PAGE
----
Photo courtesy Vancouver Coastal Health
Vancouver Coastal Health has issued the following warning: “Betty's King Sauce is considered unsafe because of the potential to grow Clostridium botulinum bacteria. Sales have been online from various social media accounts (Instagram, Facebook) and through a public website dating back to 2014. Customers are being advised to discard the product.”
The warning continues: “Inspectors discovered that the product is being produced in a person's home in Richmond, which is not an approved and inspected facility, and the ingredients and processing method could allow for the growth of the harmful bacteria. The processor has been advised to cease production. No illnesses have been linked to the product at this time. It is unknown whether the person makes any other food products.”
The bacteria that causes botulism poisoning, Clostridium botulinum, is everywhere. Eating the actual bacteria won’t hurt healthy adults. The strong acid in their stomach keeps it from growing. But, just as yeast produced alcohol when it grows, when the bacteria grows where there is little acid and no air, such as in some home canned foods, it produces a highly toxic nerve poison. A few billionths of a gram can kill a human. It is estimated one gram of botulism toxin could kill a million people.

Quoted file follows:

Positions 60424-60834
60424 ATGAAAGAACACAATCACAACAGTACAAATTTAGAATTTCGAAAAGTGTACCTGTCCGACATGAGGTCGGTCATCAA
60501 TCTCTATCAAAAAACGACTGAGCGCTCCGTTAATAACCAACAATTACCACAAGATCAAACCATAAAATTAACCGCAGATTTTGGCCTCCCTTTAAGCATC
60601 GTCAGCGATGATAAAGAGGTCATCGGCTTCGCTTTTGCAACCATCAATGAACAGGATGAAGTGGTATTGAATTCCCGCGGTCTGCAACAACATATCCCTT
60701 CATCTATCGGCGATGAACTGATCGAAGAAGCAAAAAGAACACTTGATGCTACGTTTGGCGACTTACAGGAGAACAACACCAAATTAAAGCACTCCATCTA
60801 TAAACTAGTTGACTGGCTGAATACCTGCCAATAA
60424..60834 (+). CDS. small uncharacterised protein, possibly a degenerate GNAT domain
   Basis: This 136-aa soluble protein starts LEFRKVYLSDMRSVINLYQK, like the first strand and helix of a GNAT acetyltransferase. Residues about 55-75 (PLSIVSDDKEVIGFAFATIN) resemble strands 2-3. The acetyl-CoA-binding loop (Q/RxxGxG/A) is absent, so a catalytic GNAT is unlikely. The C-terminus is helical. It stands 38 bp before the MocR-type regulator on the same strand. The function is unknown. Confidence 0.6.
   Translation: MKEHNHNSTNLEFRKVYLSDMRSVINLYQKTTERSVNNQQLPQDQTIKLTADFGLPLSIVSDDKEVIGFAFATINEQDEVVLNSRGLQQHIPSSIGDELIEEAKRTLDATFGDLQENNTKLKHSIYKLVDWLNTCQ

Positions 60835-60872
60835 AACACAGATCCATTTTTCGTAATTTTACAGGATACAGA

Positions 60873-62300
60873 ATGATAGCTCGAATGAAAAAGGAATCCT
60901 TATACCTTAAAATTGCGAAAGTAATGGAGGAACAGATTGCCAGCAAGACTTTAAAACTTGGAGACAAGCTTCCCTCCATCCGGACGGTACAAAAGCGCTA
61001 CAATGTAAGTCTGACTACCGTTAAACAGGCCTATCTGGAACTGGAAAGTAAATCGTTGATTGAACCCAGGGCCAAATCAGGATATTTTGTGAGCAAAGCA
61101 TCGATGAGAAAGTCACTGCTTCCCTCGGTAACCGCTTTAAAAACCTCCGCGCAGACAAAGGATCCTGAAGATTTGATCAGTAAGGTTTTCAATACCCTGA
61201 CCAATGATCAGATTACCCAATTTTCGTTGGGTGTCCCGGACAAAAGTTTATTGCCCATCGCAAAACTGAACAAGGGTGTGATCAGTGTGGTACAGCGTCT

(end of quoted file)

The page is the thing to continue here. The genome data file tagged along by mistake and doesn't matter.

The bacteria that makes the botulism poison is hardy. That is why low-acid foods must be pressured canned at a specific heat, pressure and time to ensure it will stay safe to eat. Even in the old days of the multiple salmon canneries in Steveston, the fish was pressured canned to ensure its safety.
The other people who have to be careful of botulism poisoning are babies. Their stomachs have such weak acid that the bacteria, normally killed by strong stomach acid, can actually grow inside them, producing the poison. For that reason, children under one year of age are not to be given honey or corn syrup as it may contain the Clostridium botulinum spores.
While the symptoms of botulism poisoning may at first seem like ordinary food poisoning, the toxin can cause tingling of the lips, double vision and drooping eye lids.
Vancouver Coastal Health says, “Clostridium botulinum toxin in food or beverages can cause foodborne botulism, which is an extremely rare but potentially life-threatening bacterial illness. Food contaminated with the toxin may not look or smell spoiled, but when ingested can cause symptoms such as nausea, vomiting, fatigue, dry throat, respiratory failure or paralysis. Most people with botulism develop symptoms 12 to 36 hours after consuming contaminated food.”
Further information is available on the BC Centre for Disease Control website.